Here are some recent stories of interest.
—SciTechDaily.com: “Astronomers Have Discovered an Especially Sneaky Black Hole“
VFTS 243 is a binary system, which means it is composed of two objects that orbit a common center of mass. The first object is a very hot, blue star with 25 times the mass of the Sun, and the second is a black hole nine times more massive than the Sun. VFTS 243 is located in the Tarantula Nebula within the Large Magellanic Cloud, a satellite galaxy of the Milky Way located about 163,000 light-years from Earth.
—SpaceNews.com: “ESA Scaling Back Design of X-ray Astronomy Mission“
Faced within increasing costs, the European Space Agency is looking for ways to revise the design of a large X-ray space telescope, an effort that could have implications for NASA’s own astrophysics programs…That effort will involve potential changes to its instrument configuration as well as creation of a science “redefinition” team to reconsider science objectives. The goal will be to develop a revised concept, called a minimum disrupted mission, that will cost ESA no more than 1.3 billion euros but still perform science expected of a flagship-class mission.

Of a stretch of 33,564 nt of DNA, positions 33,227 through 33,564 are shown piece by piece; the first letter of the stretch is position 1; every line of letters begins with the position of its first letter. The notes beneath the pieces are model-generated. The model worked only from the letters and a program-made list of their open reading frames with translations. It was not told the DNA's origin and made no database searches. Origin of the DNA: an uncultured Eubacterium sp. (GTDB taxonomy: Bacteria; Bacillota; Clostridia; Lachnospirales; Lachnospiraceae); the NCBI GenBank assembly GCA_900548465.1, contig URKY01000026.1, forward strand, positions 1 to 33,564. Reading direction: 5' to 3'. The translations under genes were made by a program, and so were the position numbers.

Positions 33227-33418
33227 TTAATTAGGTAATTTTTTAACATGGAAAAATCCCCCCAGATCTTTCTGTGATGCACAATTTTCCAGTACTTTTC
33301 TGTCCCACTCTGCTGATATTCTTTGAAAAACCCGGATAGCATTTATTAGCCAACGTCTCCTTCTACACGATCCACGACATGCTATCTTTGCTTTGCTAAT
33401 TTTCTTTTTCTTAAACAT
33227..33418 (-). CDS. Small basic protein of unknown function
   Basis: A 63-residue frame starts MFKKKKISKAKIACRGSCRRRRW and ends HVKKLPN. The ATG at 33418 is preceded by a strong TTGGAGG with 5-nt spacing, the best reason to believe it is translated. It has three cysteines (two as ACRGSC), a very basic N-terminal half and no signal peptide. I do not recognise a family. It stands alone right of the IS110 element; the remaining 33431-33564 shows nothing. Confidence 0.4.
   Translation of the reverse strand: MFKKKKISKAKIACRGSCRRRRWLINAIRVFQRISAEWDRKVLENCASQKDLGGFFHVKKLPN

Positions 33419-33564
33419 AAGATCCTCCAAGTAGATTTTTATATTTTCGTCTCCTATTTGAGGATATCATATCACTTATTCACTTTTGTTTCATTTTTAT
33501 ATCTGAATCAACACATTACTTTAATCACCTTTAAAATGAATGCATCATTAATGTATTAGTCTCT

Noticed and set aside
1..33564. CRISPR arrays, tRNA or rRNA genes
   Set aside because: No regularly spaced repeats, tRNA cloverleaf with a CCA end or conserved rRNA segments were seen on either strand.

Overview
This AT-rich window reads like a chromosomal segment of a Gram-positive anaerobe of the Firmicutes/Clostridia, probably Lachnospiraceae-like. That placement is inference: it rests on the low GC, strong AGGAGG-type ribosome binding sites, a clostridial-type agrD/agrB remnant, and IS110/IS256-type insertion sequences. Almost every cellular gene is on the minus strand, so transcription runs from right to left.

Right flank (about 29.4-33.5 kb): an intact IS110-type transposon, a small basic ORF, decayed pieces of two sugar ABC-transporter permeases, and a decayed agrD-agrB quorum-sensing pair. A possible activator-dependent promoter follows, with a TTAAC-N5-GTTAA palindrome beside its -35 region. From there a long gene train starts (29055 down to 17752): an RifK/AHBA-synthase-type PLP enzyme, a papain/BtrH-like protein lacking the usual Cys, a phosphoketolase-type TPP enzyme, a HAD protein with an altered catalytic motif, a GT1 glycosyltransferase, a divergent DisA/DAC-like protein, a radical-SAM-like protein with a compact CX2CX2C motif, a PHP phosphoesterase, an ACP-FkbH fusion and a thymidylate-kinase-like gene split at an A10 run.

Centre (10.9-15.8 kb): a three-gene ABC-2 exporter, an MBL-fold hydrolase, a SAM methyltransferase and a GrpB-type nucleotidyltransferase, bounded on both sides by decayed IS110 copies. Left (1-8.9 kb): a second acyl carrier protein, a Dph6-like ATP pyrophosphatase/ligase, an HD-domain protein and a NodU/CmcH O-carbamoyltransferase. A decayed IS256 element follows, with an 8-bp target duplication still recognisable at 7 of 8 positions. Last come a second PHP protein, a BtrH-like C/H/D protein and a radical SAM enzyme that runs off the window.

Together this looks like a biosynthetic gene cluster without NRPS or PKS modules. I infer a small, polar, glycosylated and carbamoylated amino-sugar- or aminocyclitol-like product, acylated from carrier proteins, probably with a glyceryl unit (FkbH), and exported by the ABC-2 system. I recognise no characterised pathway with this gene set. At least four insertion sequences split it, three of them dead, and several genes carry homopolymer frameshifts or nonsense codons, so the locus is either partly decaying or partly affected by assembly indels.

—NASA.gov: “NASA Rocket Mission Using ‘Astronomical Forensics’ to Study Exploded Star“
A NASA-funded sounding rocket mission will observe the remnants of an exploded star, uncovering new details about the eruption event while testing X-ray detector technologies for future missions. The High-Resolution Microcalorimeter X-ray Imaging, or Micro-X, experiment will launch Aug. 21 from the White Sands Missile Range in New Mexico. The mission’s target of study is some 11,000 light-years away from Earth, off the edge of the W-shaped constellation known as Cassiopeia. There, a massive bubble of radiant material known as Cassiopeia A, or Cas A for short, marks the site of a brilliant stellar death.